New Orleans’ second oldest neighborhood, Algiers Point is populated with turn-of-the-century homes - some dating back to the 1840s. Its quiet 19th century small town atmosphere is far removed from the hustle and bustle of the French Quarter located directly across the Mississippi River.
This bucolic community enjoys the same churches, schools, corner groceries, restaurants and neighborhood businesses which have existed for years. The Central Business District is only a ferry ride away making for one of the easiest, leisurely commutes to work each day.
With some of the most affordable housing in the city, Algiers Point is considered by many of her residents as "New Orleans' best kept secret."
2013 Algiers Point Home & Garden Tour
Please save the date for our 40th Annual Home & Garden Tour to be held on October 19 to 20 from 11 AM to 5 PM.
We are looking for homes and gardens to feature on the tour! If you are interested or would like to nominate a neighbor, please contact me.
We also need volunteers for a variety of positions including marketing and ad sales prior to the tour and docents and ticket sellers during the tour. If you are an artist interested in featuring your work in a home or garden during the tour, please let me know!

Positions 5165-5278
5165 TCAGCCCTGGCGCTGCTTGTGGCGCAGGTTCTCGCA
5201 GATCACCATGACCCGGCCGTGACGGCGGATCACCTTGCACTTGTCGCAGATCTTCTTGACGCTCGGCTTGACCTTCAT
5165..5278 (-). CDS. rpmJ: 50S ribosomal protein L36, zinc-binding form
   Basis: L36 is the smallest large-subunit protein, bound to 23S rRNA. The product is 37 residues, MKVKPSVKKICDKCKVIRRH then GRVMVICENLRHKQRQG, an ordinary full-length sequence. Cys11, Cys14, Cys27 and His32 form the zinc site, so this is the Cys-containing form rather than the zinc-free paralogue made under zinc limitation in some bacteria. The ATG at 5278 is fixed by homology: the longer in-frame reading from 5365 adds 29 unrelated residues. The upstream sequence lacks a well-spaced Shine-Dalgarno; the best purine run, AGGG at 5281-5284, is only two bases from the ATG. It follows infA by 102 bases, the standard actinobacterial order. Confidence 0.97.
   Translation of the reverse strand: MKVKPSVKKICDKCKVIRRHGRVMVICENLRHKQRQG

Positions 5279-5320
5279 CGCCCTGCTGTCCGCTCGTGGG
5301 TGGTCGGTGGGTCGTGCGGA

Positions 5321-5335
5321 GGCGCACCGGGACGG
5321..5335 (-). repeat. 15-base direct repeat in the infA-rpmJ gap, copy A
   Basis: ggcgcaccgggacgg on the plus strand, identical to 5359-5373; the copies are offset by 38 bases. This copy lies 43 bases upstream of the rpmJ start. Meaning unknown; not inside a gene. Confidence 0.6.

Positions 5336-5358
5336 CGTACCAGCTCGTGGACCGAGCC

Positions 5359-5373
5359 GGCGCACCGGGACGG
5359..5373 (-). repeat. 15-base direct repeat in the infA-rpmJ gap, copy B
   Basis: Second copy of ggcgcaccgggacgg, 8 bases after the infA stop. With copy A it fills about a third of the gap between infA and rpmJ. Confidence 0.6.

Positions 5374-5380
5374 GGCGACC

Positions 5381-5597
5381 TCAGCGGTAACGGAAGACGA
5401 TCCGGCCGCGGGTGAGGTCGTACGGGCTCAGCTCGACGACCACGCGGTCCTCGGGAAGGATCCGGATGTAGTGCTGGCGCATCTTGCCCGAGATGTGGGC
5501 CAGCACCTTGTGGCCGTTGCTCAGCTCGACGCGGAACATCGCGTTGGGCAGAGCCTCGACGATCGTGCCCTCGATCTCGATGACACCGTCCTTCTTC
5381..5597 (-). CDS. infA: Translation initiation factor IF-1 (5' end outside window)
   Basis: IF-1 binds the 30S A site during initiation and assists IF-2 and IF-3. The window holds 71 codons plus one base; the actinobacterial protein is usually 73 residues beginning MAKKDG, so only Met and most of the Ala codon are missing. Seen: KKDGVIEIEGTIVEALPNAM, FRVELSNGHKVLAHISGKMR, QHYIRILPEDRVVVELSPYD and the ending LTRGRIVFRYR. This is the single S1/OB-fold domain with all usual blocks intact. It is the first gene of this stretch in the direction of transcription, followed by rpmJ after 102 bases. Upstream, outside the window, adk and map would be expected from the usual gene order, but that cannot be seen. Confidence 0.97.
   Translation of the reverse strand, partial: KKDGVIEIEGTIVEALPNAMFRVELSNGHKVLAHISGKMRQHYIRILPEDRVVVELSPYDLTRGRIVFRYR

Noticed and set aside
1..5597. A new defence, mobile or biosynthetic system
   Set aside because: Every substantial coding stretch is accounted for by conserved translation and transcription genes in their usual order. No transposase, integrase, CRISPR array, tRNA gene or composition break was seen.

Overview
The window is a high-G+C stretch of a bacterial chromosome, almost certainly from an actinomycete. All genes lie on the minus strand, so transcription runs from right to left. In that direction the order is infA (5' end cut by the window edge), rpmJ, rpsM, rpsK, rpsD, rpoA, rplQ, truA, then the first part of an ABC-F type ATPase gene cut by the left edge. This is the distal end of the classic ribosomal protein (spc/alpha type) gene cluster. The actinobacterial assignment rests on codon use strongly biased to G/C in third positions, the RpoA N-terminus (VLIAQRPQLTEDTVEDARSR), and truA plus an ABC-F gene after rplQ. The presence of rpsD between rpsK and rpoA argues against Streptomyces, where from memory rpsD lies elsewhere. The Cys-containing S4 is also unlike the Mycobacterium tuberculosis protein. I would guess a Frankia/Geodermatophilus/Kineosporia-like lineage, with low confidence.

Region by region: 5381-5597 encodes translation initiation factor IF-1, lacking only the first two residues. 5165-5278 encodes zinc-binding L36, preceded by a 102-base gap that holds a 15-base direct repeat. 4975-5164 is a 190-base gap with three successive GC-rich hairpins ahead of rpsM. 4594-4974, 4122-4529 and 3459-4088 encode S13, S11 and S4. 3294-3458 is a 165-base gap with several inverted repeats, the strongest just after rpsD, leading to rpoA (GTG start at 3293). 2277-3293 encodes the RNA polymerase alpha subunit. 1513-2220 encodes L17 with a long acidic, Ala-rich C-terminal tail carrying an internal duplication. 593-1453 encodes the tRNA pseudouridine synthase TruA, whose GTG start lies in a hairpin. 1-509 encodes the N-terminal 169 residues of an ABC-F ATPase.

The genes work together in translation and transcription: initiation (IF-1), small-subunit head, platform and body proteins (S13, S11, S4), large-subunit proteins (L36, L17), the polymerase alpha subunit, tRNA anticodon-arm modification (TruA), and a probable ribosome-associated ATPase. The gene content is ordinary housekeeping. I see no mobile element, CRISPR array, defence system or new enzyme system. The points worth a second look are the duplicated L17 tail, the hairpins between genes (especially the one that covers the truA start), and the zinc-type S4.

Our first APA Tour Committee meeting will be held at Vinnie Pervel’s home this Thursday, August 22 at 7 PM. Wine, beer, and snacks will be provided. Hope to see you there. Please let me know if you have any questions.
APA Treasurer & 2013 Home Tour Coordinator
Where is Algiers Point?
The “Algiers Point Historic District” is bounded by the curve of the Mississippi River on two sides and by Atlantic and Newton Streets on the other two. Algiers Point is geographically isolated from the rest of the city of New Orleans by the natural barrier of the Mississippi River and this has served to ensure its development as a village within a city.
History of Algiers Point
Algiers” was initially granted to Jean- Baptiste Lemoyne, Sieur de Bienville, founder of New Orleans, in 1719. Originally, it was the site of the French settlement's slaughterhouse and thus referred to a “Slaughterhouse Point.” The colonists also housed their powder magazine on the Point as Powder Street attests.The village grew rapidly - due in part to the Algiers/Canal Street Ferry which began service in 1827 and has been in continuous operation ever since. In the 1850s, the area’s railroad yard grew and flourished in the Elmira-Pacific-Atlantic area, eventually employing three to four thousand Algiers residents. The town of Algiers was annexed by the City of New Orleans in 1870. In 1904 Martin Behrman became the first Algerine to become mayor of the city. He served five terms ending in 1926.
In its almost 300 year history, Algiers Point has suffered a devastating fire, blight, and crime and has come back as one of the premier historic neighborhoods in the city.